The Colligans are humble, down to earth, caring and loving. They were very considerate of my dietary restrictions due to my religious belief. Both of them were very kind and helpful to me with the daily life here. They were more than happy to answer my unending questions regarding the number plating of the vehicles, American football and politics, the national parks and everything else. They gave me their ORCA card so that I can travel around the city. They also gave me the key to their house, so that I can let myself in when they were at work. This gesture surprised me, because not many people would trust a person they’ve just met enough to give the key to their house. These are the qualities which make them such a lovely family.
I believe the best way to know about a country is through its local people. And the Colligans gave me a very good first impression of the US and its People. What I will cherish most about the ten days I stayed with them will be the long evening talks after dinner about our cultures, how different and yet how similar they are, while enjoying a bowl of Susan’s favourite ice cream. I’m glad that I chose the homestay program. Even after moving to my new place, they still invite me for dinners and trips. They treat me like one of their own kids. It’s like I have a family here, 8000 miles away from home. I’m grateful to FIUTS for this wonderful opportunity, and would recommend every incoming international student to the UW to try the homestay program.
FIUTS Facilitators are student leaders from all over theworldwho welcome new international visitors, help organize events, and lead activities for hundreds of students each quarter. Read on to find out more about the FIUTS facilitator experience from Xiruo (Cece) Zhang!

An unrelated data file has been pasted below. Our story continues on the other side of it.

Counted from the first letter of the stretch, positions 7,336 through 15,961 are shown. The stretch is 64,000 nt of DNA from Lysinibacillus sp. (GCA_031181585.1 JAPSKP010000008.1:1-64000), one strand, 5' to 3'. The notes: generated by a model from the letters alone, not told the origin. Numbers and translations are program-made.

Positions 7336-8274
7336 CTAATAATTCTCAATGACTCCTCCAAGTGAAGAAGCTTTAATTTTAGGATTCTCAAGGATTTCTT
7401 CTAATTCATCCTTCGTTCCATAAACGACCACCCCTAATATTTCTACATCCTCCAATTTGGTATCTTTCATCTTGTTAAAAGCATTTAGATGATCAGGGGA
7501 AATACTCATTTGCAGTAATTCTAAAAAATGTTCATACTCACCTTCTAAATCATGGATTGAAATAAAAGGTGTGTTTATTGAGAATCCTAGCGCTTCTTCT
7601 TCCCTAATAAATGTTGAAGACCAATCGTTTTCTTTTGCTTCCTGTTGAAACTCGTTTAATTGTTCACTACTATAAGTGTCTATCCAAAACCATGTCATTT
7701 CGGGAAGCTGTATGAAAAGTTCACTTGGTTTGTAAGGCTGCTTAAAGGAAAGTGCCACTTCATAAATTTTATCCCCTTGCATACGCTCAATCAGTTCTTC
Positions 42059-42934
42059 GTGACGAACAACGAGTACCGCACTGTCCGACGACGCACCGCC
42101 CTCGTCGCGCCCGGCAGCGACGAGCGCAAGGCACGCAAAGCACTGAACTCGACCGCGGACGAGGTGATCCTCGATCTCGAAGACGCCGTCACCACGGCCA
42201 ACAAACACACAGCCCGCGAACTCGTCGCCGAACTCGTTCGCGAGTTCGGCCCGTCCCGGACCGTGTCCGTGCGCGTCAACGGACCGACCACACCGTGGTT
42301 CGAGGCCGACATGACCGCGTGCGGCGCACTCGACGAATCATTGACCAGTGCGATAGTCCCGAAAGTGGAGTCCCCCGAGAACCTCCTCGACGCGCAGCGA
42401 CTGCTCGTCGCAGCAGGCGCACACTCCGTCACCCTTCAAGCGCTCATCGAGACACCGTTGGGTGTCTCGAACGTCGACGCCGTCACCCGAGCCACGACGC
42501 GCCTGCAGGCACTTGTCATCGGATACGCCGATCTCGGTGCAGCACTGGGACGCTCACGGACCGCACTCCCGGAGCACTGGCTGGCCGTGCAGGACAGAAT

Name: Xiruo (Cece) Zhang
FIUTS Facilitator Since: 2014
Spicy food addict, life-long member of the global cat lover club, female otaku gamer with never ending curiousness towards life.
What does it mean to be a FIUTS facilitator?
I joined FIUTS when I was a sophomore, and by that time, I thought it’s like a volunteering work and that’s all. However, after spending two years facilitating and participating in events, I started to realize that this is not as easy as I thought. First, yes, being a facilitator is like being a volunteer, you take your time to help other students to adapt their new life here. A lot of the times facilitators are international students who know nothing about Seattle, and you need to push yourself to ask around. Why there’s an underground city in downtown Seattle? Where is the Fremont troll? What’s the history of the Seattle Seahawks team? You will probably never know any of these if you don’t give yourself the chance to learn. So it’s not just giving out your time, but also gaining back, improving yourself as a person. Second, leadership. Every time after facilitating an event, you are asked to fill up a feedback form. It’s the best way to look back what you have done throughout the event. Have you helped students to know each other? Have you encountered any problems? What were the solutions you used? There might be some embarrassing moments during the first couple times of facilitating, but don’t worry, we all been though those. The most important thing is you practice yourself as a leader, and that matters. As time pass by, you will notice that you are getting more comfortable speaking in front of people, and even if something unexpected happens, you won’t be as nervous as you used to. That’s what we want you to be at FIUTS.
Facilitators at FIUTS Camp during the New Student Orientation